The show was something that was handed off to me late in the game but of course I accepted with eagerness. While I’ve directed a bunch of community theatre and high school students, it had been a while since I’d been in charge of so many little ones. I had been a substitute teacher in Florida and experienced what a handful of second graders could be, but to be fair to all those fifth graders reading this, they’re not that bad. They are in a transitional age group where they are old enough to be “cool” and talk to you like an adult, but still young in that they have very little self-control, respect or understanding of the consequences their actions may have. In short, it was a mixed-bag of screaming and praising.

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While the rehearsal process lasted a few weeks, it was only for two short afternoons a week  where most of my time was spent herding cats and being a disciplinarian. The whole time I kept reassuring myself that “it will all come together in the end”, because I am no stranger to the way shows work out sometimes. However, while I knew at some point those kids would listen to me and memorize their lines, I wasn’t fool enough to think it would just happen on it’s own.

I did the kids, Amy and myself a favor and took a hatchet to the already short script. Being that Treasure Island a story we’re all kind of familiar with I said nuance-be-damned and essentially cut out anything that didn’t feature Jim Hawkins or Long John Silver. The show was a musical as well so that really helped bridge any gaps in the story. Even with those cuts, the show was just under forty minutes! Which flew by but was plenty, believe you me.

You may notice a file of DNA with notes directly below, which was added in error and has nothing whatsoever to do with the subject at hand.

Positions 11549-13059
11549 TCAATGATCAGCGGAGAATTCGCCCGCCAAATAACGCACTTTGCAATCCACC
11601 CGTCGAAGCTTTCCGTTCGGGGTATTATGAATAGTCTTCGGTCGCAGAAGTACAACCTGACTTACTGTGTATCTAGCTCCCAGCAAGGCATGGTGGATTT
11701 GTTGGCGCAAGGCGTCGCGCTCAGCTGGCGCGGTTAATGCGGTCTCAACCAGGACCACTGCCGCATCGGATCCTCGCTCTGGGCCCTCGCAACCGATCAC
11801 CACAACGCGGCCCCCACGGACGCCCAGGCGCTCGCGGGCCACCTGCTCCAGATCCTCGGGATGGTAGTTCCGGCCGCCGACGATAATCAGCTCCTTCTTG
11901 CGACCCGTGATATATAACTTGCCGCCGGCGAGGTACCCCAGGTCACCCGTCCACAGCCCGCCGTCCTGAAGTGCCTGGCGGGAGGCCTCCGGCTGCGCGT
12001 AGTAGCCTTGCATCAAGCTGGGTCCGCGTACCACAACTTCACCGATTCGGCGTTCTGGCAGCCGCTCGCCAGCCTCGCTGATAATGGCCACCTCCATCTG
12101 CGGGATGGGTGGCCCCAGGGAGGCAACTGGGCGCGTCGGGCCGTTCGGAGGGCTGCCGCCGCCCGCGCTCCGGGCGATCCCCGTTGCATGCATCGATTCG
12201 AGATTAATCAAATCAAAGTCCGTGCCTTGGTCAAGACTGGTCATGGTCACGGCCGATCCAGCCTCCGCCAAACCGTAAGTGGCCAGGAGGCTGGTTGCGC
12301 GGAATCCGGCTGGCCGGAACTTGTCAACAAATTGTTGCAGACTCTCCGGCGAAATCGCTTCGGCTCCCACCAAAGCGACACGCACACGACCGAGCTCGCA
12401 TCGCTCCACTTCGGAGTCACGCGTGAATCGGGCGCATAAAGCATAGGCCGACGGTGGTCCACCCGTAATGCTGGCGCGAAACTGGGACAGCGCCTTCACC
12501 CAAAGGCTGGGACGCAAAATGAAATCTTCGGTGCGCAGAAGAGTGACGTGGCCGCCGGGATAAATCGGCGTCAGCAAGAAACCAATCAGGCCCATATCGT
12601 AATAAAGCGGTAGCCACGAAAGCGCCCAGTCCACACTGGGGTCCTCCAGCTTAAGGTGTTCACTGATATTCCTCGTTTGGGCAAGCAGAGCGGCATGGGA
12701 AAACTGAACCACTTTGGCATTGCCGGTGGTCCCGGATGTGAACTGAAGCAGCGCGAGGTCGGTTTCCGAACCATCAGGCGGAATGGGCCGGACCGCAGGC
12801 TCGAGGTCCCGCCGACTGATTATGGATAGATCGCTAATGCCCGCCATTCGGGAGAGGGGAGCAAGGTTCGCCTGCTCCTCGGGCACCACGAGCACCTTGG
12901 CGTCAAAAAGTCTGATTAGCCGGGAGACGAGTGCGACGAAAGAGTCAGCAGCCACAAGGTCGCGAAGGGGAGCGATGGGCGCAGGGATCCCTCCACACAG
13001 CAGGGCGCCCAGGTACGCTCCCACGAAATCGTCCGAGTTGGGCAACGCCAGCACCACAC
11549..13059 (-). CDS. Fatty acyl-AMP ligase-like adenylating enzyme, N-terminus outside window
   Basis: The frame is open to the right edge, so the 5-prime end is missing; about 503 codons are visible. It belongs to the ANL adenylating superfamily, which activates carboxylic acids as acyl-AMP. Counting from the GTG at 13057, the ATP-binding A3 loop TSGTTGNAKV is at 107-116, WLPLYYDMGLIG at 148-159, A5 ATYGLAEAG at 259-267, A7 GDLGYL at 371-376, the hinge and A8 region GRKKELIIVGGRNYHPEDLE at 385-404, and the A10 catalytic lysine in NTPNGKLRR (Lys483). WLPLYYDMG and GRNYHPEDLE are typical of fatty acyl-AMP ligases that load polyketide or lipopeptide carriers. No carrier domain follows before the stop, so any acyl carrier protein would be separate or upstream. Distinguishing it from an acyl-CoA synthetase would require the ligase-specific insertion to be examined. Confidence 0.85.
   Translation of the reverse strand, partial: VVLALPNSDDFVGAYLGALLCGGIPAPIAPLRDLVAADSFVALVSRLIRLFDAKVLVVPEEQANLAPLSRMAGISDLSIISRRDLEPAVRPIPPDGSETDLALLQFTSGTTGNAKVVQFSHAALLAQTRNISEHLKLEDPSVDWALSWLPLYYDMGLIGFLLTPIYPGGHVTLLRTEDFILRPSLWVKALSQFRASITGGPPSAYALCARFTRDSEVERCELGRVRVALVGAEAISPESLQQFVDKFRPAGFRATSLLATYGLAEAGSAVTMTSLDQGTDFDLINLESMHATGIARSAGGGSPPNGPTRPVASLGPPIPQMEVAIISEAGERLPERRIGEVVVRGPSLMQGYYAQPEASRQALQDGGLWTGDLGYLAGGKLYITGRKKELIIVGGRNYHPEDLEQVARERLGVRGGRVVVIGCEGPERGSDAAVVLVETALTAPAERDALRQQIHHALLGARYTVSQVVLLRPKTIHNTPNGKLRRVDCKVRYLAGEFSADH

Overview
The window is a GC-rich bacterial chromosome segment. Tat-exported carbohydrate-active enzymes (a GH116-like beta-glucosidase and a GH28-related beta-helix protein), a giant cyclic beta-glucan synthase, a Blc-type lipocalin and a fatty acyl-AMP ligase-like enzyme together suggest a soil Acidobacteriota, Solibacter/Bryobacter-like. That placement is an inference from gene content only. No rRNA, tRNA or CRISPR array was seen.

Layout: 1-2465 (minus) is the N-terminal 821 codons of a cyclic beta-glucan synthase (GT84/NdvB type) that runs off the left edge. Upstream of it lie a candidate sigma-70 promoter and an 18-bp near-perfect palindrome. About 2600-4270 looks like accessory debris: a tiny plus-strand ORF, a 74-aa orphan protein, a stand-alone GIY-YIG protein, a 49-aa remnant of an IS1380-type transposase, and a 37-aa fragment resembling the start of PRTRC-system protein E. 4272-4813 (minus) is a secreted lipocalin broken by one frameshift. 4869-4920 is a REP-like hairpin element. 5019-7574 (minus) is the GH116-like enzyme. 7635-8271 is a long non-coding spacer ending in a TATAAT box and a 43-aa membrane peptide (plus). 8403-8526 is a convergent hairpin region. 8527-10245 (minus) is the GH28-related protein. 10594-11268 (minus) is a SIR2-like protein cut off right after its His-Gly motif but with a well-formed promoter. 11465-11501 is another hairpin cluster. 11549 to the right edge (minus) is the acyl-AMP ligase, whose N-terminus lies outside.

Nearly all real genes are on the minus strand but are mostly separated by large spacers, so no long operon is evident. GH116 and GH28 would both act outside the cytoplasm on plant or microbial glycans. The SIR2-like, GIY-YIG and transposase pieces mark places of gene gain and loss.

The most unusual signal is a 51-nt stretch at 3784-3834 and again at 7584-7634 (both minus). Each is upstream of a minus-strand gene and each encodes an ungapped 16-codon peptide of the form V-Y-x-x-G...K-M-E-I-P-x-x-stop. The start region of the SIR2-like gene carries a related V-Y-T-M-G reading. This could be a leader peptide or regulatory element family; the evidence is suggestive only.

Of course my eternal optimism was rewarded in the end and the two performances went off without a hitch. The little bastards pulled it off and I was ultimately proud of them. I was even witness to some extremely humble moments when they would confide in me about how nervous they were to perform in front of their peers… it was very touching! It’s so funny working with kids that age because you really do want the best for them and think they are just the cutest, but damn do you want to wring their necks. I say all of this, of course, with tremendous love and I think anyone who has shared my shoes gets it 100%.

Finally, I would just like to include the cast list here (pictures will come at some point on my directing page) so one day one of those little munchkins can Google their name and read exactly what I thought of them. Also, here’s a song from the show that was the absolute bane of my existence.

Yo ho ho!

Sunset Hill Elementary
presents

TREASURE ISLAND
by
Kathryn Schultz Miller

Directed by
Vincent S. Hannam and Amy Abrigo

with
Will Kirven
Lilah Krauth
Amanda Michelsen
Colin Bissonette
Jaden St. Urbain
Emily Raiche
LeBraun Dewey
Kaelyn Hvidsten
Seth Aydinalp
Christina Nockel
Charlotte Thompson
Sam Hulst
Camryn Balloy
Myra Klumb
Tyler Jensen
Sebastian Lumitap
Nishanth Baddigam
Angelina Pyle
Raziah Loyd
Ivan Vasylchenko
Gia Wees
Sanaiia Montgomery
Soo-Jin Lee
Bergan Wolf
Gabe Wernimont
Ella Dando
Avery Mikolai

Technical Crew:
Noah Stephens, Jacob Behr, Thomas Theising,
Luke Schultz, Nadia Fessenmeir, Talia Eddy, Nate Lindblad

Technical Director/ Producer:
Julie Schottler